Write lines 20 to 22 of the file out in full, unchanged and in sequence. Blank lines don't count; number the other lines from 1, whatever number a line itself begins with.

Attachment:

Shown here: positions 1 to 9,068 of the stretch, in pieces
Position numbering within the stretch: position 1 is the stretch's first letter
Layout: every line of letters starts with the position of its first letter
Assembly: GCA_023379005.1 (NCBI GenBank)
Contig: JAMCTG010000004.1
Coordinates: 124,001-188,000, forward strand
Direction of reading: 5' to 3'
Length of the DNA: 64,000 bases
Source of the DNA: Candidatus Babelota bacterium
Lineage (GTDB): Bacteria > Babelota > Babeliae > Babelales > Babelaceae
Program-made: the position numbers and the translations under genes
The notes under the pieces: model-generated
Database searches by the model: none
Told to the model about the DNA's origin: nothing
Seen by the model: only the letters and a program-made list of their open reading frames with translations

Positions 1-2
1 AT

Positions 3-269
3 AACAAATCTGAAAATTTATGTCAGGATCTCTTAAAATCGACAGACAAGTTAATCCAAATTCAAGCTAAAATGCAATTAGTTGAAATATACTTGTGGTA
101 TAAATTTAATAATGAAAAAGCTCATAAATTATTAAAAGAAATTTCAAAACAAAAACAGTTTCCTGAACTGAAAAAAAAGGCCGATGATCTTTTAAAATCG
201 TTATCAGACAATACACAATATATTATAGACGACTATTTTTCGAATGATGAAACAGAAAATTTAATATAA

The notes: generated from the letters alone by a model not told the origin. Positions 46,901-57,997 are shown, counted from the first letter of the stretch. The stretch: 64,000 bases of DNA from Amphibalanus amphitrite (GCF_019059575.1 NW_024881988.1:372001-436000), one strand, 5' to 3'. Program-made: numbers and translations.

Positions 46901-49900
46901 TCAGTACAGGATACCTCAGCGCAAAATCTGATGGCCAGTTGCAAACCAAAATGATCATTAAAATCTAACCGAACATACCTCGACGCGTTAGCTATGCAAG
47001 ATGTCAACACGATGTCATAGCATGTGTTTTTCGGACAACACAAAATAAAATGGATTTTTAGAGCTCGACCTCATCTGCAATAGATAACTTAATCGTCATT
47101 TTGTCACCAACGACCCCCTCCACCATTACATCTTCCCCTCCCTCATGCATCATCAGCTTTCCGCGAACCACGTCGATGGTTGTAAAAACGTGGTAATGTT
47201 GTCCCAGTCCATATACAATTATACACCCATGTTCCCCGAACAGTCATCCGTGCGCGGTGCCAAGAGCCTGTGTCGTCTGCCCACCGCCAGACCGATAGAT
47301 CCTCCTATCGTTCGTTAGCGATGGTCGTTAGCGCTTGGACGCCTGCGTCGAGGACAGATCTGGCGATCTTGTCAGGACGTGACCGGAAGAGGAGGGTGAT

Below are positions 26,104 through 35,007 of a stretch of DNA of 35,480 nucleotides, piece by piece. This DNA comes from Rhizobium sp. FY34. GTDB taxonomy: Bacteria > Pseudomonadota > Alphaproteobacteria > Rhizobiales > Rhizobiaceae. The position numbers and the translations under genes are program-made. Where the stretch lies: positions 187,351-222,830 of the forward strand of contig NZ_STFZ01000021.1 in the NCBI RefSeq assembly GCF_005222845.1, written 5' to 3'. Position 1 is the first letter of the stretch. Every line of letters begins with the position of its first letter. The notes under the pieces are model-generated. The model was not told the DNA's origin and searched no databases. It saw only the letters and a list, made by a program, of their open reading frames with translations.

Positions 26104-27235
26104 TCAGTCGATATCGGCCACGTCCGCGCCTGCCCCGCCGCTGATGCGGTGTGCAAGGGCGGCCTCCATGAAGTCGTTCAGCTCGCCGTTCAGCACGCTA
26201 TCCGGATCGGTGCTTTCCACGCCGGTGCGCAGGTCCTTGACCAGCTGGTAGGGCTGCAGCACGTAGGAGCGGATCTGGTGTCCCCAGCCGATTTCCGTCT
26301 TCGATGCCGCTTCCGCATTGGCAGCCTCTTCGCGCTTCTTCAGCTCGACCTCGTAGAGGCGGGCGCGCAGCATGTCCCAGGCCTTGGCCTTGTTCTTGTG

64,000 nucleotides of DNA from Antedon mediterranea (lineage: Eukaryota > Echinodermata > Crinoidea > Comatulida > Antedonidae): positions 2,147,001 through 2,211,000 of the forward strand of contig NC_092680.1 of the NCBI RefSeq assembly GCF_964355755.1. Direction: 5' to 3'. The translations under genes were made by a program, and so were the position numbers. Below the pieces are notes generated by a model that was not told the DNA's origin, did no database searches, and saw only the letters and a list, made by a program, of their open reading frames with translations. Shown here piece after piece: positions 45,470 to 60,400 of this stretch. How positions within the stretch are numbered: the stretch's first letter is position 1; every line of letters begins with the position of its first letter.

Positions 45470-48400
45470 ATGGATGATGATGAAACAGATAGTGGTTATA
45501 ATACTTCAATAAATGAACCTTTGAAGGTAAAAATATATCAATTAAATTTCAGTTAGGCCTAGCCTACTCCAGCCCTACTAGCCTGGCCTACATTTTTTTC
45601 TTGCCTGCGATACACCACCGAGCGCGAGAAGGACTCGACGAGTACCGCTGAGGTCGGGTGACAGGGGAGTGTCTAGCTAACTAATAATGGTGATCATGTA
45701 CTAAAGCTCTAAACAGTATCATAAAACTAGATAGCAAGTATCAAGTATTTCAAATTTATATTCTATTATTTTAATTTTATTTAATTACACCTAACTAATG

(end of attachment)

101 TAAATTTAATAATGAAAAAGCTCATAAATTATTAAAAGAAATTTCAAAACAAAAACAGTTTCCTGAACTGAAAAAAAAGGCCGATGATCTTTTAAAATCG
201 TTATCAGACAATACACAATATATTATAGACGACTATTTTTCGAATGATGAAACAGAAAATTTAATATAA

The notes: generated from the letters alone by a model not told the origin. Positions 46,901-57,997 are shown, counted from the first letter of the stretch. The stretch: 64,000 bases of DNA from Amphibalanus amphitrite (GCF_019059575.1 NW_024881988.1:372001-436000), one strand, 5' to 3'. Program-made: numbers and translations.